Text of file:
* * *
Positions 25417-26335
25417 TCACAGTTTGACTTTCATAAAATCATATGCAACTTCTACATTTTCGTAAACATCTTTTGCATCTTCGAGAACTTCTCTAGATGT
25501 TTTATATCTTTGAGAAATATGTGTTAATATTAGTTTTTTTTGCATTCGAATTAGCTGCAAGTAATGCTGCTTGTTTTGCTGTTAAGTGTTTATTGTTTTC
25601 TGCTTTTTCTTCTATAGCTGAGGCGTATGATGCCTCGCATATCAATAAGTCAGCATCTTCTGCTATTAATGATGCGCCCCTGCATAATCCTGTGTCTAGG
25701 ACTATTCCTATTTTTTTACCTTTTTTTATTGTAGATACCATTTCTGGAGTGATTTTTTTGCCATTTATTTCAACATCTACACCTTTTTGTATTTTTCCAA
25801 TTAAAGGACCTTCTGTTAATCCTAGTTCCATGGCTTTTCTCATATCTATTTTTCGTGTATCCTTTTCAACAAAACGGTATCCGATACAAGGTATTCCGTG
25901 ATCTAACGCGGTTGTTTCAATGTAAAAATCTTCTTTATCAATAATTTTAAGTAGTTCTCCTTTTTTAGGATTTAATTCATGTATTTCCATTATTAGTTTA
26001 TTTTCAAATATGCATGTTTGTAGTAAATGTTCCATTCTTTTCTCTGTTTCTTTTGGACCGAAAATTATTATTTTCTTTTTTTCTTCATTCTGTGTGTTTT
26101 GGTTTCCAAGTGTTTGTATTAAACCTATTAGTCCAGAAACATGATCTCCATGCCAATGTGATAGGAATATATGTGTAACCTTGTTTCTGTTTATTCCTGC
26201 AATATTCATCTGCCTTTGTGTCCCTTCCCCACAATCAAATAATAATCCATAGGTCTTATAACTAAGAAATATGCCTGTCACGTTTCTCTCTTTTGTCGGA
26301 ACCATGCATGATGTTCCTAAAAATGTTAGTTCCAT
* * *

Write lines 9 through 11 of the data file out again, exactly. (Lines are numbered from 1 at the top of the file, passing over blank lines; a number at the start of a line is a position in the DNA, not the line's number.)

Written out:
26101 GGTTTCCAAGTGTTTGTATTAAACCTATTAGTCCAGAAACATGATCTCCATGCCAATGTGATAGGAATATATGTGTAACCTTGTTTCTGTTTATTCCTGC
26201 AATATTCATCTGCCTTTGTGTCCCTTCCCCACAATCAAATAATAATCCATAGGTCTTATAACTAAGAAATATGCCTGTCACGTTTCTCTCTTTTGTCGGA
26301 ACCATGCATGATGTTCCTAAAAATGTTAGTTCCAT